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Page Title: Desserts and Pastries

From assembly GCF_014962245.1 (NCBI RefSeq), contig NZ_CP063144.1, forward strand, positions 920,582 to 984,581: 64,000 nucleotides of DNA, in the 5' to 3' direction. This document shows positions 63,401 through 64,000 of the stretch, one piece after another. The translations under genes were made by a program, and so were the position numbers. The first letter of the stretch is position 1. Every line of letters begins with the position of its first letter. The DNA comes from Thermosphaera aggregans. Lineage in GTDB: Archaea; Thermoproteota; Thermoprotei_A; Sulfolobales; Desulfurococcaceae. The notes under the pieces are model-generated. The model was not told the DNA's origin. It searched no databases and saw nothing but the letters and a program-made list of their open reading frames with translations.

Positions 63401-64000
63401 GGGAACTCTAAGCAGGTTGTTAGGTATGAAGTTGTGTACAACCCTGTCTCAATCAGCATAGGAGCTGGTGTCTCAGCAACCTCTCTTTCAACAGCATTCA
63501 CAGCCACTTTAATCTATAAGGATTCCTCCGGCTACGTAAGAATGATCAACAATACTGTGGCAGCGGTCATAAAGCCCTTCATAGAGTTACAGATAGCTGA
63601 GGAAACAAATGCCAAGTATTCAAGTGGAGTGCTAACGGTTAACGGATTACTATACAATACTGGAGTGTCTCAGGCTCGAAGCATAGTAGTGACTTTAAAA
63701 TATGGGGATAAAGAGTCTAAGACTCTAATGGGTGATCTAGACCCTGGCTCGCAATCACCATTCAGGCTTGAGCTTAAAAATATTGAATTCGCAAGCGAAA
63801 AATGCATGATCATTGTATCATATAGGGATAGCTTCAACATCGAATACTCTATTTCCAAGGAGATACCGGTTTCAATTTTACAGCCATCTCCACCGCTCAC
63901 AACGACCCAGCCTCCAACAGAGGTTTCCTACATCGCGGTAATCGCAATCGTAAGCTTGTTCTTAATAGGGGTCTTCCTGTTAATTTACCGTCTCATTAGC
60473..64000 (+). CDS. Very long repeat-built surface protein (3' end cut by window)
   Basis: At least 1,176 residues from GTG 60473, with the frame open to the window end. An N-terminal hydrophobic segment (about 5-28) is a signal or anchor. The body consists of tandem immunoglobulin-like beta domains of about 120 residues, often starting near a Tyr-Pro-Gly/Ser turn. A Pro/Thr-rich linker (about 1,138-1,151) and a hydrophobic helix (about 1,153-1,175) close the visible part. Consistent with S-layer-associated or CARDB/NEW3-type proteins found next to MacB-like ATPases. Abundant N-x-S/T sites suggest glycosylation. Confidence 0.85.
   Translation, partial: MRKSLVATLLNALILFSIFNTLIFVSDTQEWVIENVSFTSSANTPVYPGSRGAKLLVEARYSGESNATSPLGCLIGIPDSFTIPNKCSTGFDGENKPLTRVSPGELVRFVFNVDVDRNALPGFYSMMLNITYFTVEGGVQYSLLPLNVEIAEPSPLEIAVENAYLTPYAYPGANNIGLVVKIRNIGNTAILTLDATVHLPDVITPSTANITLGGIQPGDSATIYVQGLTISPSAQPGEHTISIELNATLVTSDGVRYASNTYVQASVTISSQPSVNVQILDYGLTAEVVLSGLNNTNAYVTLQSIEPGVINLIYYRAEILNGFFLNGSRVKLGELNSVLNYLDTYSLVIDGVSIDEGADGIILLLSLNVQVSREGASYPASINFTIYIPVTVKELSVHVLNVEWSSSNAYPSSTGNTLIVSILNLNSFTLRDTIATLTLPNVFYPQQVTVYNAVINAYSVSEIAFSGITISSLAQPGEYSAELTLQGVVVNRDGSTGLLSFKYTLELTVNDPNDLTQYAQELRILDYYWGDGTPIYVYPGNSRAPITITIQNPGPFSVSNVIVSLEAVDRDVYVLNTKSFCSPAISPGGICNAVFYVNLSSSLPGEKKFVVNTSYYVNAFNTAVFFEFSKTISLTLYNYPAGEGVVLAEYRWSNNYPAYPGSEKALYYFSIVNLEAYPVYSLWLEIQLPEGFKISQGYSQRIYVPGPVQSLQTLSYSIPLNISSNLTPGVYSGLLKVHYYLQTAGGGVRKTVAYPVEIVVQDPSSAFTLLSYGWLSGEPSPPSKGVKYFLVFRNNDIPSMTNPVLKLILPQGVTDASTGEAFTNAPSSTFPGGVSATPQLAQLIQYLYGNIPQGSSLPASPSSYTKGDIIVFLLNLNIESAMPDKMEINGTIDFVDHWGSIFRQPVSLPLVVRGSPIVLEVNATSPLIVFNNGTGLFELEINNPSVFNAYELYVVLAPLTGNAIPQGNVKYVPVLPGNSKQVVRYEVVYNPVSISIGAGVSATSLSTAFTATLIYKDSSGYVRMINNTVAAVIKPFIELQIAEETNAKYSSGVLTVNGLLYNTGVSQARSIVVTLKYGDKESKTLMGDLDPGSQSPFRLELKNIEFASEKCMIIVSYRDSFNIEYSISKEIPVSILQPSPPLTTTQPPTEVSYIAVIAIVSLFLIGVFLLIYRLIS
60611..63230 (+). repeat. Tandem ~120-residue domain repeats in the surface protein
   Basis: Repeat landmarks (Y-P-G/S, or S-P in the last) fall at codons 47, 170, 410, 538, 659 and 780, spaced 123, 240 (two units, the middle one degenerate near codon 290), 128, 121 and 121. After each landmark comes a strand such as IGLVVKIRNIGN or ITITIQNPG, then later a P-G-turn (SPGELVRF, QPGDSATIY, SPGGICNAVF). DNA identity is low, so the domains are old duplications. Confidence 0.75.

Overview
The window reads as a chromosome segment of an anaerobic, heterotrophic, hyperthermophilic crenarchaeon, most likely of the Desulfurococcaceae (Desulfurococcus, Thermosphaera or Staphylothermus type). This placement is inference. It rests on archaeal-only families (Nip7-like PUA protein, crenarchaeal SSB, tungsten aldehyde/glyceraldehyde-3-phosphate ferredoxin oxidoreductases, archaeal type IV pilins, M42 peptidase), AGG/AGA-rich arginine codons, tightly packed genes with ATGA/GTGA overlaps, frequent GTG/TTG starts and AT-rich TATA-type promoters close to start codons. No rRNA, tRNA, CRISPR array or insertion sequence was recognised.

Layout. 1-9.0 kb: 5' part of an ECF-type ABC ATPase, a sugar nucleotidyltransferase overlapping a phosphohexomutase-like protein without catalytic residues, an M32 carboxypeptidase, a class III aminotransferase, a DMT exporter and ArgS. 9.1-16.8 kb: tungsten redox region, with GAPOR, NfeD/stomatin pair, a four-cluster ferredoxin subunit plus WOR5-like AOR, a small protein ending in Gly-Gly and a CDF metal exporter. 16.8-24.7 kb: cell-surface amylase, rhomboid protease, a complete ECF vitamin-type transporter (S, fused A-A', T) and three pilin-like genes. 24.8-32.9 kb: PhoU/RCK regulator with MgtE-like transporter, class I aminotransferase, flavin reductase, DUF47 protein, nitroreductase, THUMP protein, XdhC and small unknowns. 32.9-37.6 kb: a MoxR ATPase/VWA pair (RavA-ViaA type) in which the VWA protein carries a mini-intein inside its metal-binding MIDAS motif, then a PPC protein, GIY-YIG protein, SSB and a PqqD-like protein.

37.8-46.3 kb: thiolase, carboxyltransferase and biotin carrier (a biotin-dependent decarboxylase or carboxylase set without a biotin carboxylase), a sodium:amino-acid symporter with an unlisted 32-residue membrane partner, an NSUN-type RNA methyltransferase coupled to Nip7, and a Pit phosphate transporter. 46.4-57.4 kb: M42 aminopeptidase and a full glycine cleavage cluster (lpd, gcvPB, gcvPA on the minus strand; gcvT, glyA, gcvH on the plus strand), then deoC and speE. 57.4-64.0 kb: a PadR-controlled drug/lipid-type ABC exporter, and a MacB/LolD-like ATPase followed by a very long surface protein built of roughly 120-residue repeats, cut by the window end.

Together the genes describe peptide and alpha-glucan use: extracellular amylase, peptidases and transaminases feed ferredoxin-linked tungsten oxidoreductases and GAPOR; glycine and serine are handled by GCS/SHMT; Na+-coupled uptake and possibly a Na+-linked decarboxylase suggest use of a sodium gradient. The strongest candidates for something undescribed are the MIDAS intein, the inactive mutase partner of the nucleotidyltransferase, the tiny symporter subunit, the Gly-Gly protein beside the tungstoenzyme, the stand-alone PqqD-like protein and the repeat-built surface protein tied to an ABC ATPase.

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be  necessary  to  use  progressive  cooking  techniques  to meet these requirements. If possible, arrange hot foods in the following order: soup, main entrée, sauce or gravy, potatoes or potato substitute,  and  vegetables.  All  short-order  types  of items  for  breakfast  such  as  pancakes,  ham  slices,  and eggs   should   be   served   from   the   grill   on   a prepared-to-order   basis. Heat  and  juices  are  lost  so  quickly  from  sliced meats,  Roasts  are  more  palatable  when  carved  on  the serving line as the customers come through because most of the natural juices and the heat will be retained. Meat carving is covered later in this chapter. Cold  Food Keeping cold foods, such as salads, properly chilled also   requires   planning   and   preparation. Salads contribute a great deal to the meal; they add variety, make meals more attractive, and help balance the meal. Because  self-service  salad  bars  are  used  increasingly  in the GM, this method of serving salads is covered in another section in this chapter. Desserts and Pastries When  possible,  separate  the  dessert  bar  from  the serving line and place it in the center of the messing area. Using this setup, the patrons can pick up desserts after eating the main course. Desserts should be set in a tempting arrangement. Serve cleanly cut slices of pie and evenly sliced squares of cakes and cookie bars. Puddings and other similar desserts  should  be  spooned  neatly  in  bowls  or  dishes. Most  desserts  should  be  proportioned  and  replenished frequently to the serving line. If a special occasion cake is  prepared,  set  the  unsliced  cake  on  the  serving  line. This  will  allow  the  decorated  cake  to  be  seen  before  it is sliced. Slice and proportion the cake on plates as the customers approach the dessert bar. One or two whole baked pies can be set on the serving line with sliced portions of the pie. Highly  perishable  desserts  such  as  cream  puddings and  pies,  custards,  fruit  gelatin  desserts,  cream  puffs, and eclairs should be served chilled. Place them on refrigerated units or on trays over ice. Keep ice cream frozen. Whipped toppings should be served cold. Serve toppings   from   a   small   container   and   replenish frequently. Locate  dessert  dishes  for  ice  cream  next  to  the ice-cream  freezer.  If  soft  ice  cream  is  served,  place paper cones or sugar cones near the machine. Sundae toppings should be located near the ice cream. If pie a la mode is the featured dessert, add scoops of ice cream as the dining patrons select the pie. Ice-cream pies should  remain  frozen. Place  only  a  few  slices  of ice-cream  pie  on  the  serving  line  and  replenish  as required. When preportioning desserts, you should provide a smaller  portion  with  the  standard  size  for  the weight-conscious  patrons. Beverages Cold drinks and juices should not be dispensed by ladle from an insert; milk dispensers or other appropriate dispensers should be used. Do not serve juices from their original container unless the cans are the individual size. Juices may be dispensed from beverage coolers or pitchers.  Proportioned  juices  speed  service  and  aid  in portion  control  and  can  be  replenished  as  required. Serving  Line  Arrangement A  well-arranged  serving  line  operates  quickly  and smoothly. Each customer can select the food that is desired and can get the food to the table while it is still at  the  proper  eating  temperature.  Some  of  the  planning techniques used to accomplish these goals are explained next. Careful  arrangement  of  hot  and  cold  foods  is extremely  important. Personnel should be routed to avoid delay and unnecessary congestion in serving and dining areas. If  the  physical  setup  allows,  salad  bars  should  be stationed  where  the  patron  can  stop  first  before approaching the hot food serving line. Eliminating the stop at the salad bar en route to the tables will enable the hot food to be eaten while still hot. If possible, separate the dessert bar from the serving line and place it in the center of the dining area. Using this setup, the patrons can pick up desserts after eating the main course. A reduction in the number of desserts convinced and a decrease in tray waste will usually be noticed. Place trays and bowls at the head of the serving line. Silverware should be at the end of the serving line. Cups and  glasses  should  be  placed  near  the  beverage dispensers. GMs   with   false   overheads,   wooden paneling, brand new equipment, and a showplace galley will  enhance  the  atmosphere.  However,  the  key  to customer  satisfaction  is  good  food,  well  served. 9-3

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